Hoofcare from a bodywork perspective 

In recent months I’ve treated several horses with the same patterns in the body and the same primary cause… the hooves! 

I have treated some of these horses 2 or 3 times and keep coming back to the same issues. If the hooves are sore,long or uneven, there is only so much bodywork can do! I can release the tension today but if the hooves don’t change the same patterns will return. It’s just a matter of time! 

Good hoof care should be a non-negotiable when it comes to owning horses! Whether the horse is barefoot or shod, hooves still need to be trimmed on a regular basis. 

Every horse owner should make it their business to know what a healthy hoof looks like. 

Some things to look out for:

Length – how long is normal for your horse’s hooves? How fast do the hooves grow? 

Thrush – Is there a smell when you pick up your horse’s feet? Is there a deep hole in the frog? Is dirt getting in? 

Even – Are both feet (front and back) even in length and shape? Does one flare more than the other? Is the inside higher or lower than the outside?

Abscess – Any old abscesses growing down the hoof? 

Contracted heels – This one I see a lot! Do the heels look squashed or spacious?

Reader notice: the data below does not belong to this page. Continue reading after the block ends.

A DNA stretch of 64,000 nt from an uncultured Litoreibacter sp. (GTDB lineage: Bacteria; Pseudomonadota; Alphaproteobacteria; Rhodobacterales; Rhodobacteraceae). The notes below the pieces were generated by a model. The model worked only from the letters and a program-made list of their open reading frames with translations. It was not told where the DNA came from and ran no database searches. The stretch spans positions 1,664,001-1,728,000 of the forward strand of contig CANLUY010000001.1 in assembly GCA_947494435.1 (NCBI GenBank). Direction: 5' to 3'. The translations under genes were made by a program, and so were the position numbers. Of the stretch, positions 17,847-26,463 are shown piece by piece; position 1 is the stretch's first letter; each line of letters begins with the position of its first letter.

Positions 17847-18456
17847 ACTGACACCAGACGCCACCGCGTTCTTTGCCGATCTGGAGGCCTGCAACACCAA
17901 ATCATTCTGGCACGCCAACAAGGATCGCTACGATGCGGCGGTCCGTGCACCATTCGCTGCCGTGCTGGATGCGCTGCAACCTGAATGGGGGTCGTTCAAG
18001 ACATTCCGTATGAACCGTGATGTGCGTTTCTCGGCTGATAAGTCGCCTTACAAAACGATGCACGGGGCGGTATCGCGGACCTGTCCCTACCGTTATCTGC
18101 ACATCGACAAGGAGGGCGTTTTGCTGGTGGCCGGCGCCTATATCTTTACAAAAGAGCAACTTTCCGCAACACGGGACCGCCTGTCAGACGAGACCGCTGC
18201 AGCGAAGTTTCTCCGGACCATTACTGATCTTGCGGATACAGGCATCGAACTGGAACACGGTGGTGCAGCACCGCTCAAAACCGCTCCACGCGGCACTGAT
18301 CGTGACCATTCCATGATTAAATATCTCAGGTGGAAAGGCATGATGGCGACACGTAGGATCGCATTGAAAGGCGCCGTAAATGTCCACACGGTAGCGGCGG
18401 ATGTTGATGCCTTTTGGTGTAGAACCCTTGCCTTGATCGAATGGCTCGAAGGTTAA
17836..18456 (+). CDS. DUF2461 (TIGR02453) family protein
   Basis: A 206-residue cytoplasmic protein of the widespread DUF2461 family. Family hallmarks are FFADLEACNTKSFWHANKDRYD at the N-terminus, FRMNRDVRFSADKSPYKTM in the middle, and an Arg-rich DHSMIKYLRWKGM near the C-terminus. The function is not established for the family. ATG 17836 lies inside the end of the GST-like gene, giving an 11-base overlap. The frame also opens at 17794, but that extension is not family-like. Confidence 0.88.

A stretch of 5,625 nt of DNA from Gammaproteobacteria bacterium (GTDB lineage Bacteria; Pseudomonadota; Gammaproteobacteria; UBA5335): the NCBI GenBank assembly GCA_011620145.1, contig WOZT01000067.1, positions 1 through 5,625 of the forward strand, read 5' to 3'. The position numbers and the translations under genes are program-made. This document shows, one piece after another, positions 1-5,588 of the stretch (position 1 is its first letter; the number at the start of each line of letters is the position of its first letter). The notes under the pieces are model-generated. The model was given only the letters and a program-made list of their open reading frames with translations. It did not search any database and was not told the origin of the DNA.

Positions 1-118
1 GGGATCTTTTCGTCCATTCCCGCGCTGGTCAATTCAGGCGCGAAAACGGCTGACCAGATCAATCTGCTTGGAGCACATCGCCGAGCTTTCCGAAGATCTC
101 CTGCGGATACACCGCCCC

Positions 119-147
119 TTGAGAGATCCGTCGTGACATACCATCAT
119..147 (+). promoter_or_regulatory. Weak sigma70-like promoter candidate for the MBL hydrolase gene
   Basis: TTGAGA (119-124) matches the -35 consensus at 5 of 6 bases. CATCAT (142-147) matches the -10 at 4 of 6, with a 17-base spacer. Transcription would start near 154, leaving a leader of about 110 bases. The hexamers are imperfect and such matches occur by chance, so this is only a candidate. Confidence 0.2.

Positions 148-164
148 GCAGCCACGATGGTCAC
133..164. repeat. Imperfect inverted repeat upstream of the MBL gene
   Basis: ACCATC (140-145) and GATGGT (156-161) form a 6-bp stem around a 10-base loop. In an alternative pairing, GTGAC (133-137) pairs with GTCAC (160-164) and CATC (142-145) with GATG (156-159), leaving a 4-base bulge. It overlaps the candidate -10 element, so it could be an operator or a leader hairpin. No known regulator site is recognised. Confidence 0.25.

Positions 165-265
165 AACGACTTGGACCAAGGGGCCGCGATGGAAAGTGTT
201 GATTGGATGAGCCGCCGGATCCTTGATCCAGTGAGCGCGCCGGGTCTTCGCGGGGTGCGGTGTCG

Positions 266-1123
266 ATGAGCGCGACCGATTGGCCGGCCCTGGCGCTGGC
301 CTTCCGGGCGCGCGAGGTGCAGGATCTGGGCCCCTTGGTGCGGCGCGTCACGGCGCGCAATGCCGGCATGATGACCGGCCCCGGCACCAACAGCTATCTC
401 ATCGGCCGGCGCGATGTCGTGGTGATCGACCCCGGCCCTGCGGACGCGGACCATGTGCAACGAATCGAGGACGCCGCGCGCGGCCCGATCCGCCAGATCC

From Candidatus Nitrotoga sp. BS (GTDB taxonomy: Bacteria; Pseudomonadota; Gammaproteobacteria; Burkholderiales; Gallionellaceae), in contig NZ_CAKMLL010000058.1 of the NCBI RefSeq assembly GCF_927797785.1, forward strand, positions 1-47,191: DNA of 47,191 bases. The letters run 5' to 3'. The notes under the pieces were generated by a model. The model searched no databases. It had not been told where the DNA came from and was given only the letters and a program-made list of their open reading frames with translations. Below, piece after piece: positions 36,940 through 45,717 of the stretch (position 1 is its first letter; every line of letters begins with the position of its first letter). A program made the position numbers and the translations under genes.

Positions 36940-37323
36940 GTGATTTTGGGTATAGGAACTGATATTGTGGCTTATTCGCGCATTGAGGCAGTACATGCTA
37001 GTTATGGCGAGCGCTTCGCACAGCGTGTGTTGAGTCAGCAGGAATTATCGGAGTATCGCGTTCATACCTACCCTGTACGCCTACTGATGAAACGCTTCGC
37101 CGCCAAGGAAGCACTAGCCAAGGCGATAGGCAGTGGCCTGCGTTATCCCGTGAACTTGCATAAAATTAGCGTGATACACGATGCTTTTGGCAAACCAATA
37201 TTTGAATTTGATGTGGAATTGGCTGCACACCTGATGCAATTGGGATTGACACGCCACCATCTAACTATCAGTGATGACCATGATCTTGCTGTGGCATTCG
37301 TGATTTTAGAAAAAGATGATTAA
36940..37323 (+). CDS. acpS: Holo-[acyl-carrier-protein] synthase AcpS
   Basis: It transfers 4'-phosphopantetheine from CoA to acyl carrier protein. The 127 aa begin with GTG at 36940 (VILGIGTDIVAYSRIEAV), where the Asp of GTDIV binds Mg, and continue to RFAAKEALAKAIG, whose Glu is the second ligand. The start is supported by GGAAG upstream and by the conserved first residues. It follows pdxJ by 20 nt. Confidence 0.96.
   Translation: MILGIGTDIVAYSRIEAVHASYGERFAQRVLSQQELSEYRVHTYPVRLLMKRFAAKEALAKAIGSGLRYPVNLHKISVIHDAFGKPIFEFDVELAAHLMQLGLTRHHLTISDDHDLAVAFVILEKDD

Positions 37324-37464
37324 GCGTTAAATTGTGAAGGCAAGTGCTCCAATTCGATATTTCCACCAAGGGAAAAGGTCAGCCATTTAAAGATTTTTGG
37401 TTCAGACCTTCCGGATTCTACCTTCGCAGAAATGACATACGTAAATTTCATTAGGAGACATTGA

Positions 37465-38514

Rings – Are there horizontal rings around the hooves? This could be a sign of a sudden change in diet/management etc 

Cracks – Are there any cracks on the hooves? Vertical or horizontal? 

Basic horse care tips 

Nutrition – This is key when it comes to hooves! All horses should have hay most of the day, they should never go longer than 4 hours without food. Feed a good balancer and avoid sugar and yeast! For more specific feeding advice contact an equine nutritionist. 

Movement – Another key to hoof health (and joint health as well as everything else)! Movement on a variety of surfaces helps horses to naturally trim their own feet and harden them up. 

Stabling – Mucking out stables isn’t just for show. If horses are standing in wet or dirty stables they will develop thrush or other hoof problems. 

If horses must be stabled they should get out for exercise every day, even if it’s only a run around the arena! 

General indicators of hoof issues in the body 

Overdeveloped pectoral muscles 

Sudden lameness

Heat in the hoof 

Resistance to movement

Strong digital pulse 

Shifting weight

Standing with legs out in front of the body

Standing with all four legs under the body

Lower back pain 

Lying down more frequently

Tendon issues 

I’m well aware of the fact that life happens and things don’t always go to plan. Trim cycles, nutrition or mucking out can all get out of hand and that’s ok but we should get back on top of it as soon as we can.

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Hoofcare from a bodywork perspective 

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Lorraine McElroy

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